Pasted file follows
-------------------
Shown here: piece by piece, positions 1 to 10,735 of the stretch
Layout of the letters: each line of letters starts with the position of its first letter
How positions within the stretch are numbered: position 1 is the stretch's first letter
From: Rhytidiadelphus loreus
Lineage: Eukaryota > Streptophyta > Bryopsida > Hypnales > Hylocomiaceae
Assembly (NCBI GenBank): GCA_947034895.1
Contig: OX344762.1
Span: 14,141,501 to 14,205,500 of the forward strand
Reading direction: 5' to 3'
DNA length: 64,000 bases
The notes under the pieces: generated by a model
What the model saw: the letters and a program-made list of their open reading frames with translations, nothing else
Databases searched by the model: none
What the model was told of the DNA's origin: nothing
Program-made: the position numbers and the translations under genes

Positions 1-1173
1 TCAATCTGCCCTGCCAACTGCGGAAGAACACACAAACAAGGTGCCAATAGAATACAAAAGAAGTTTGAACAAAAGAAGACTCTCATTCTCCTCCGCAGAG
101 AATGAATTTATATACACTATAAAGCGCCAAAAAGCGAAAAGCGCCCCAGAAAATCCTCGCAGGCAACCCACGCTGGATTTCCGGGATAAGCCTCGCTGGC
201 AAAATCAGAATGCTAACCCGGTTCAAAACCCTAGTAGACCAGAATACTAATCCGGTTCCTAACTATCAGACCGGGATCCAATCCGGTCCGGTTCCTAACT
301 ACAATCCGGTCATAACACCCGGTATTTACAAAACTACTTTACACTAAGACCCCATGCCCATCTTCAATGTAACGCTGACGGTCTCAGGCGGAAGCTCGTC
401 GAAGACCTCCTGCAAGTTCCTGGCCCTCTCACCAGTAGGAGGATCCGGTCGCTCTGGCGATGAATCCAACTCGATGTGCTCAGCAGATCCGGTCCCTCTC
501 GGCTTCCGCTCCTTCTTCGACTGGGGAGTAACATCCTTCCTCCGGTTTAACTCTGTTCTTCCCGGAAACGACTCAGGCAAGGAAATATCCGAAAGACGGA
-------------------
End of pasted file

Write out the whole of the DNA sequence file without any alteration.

Shown here: piece by piece, positions 1 to 10,735 of the stretch
Layout of the letters: each line of letters starts with the position of its first letter
How positions within the stretch are numbered: position 1 is the stretch's first letter
From: Rhytidiadelphus loreus
Lineage: Eukaryota > Streptophyta > Bryopsida > Hypnales > Hylocomiaceae
Assembly (NCBI GenBank): GCA_947034895.1
Contig: OX344762.1
Span: 14,141,501 to 14,205,500 of the forward strand
Reading direction: 5' to 3'
DNA length: 64,000 bases
The notes under the pieces: generated by a model
What the model saw: the letters and a program-made list of their open reading frames with translations, nothing else
Databases searched by the model: none
What the model was told of the DNA's origin: nothing
Program-made: the position numbers and the translations under genes

Positions 1-1173
1 TCAATCTGCCCTGCCAACTGCGGAAGAACACACAAACAAGGTGCCAATAGAATACAAAAGAAGTTTGAACAAAAGAAGACTCTCATTCTCCTCCGCAGAG
101 AATGAATTTATATACACTATAAAGCGCCAAAAAGCGAAAAGCGCCCCAGAAAATCCTCGCAGGCAACCCACGCTGGATTTCCGGGATAAGCCTCGCTGGC
201 AAAATCAGAATGCTAACCCGGTTCAAAACCCTAGTAGACCAGAATACTAATCCGGTTCCTAACTATCAGACCGGGATCCAATCCGGTCCGGTTCCTAACT
301 ACAATCCGGTCATAACACCCGGTATTTACAAAACTACTTTACACTAAGACCCCATGCCCATCTTCAATGTAACGCTGACGGTCTCAGGCGGAAGCTCGTC
401 GAAGACCTCCTGCAAGTTCCTGGCCCTCTCACCAGTAGGAGGATCCGGTCGCTCTGGCGATGAATCCAACTCGATGTGCTCAGCAGATCCGGTCCCTCTC
501 GGCTTCCGCTCCTTCTTCGACTGGGGAGTAACATCCTTCCTCCGGTTTAACTCTGTTCTTCCCGGAAACGACTCAGGCAAGGAAATATCCGAAAGACGGA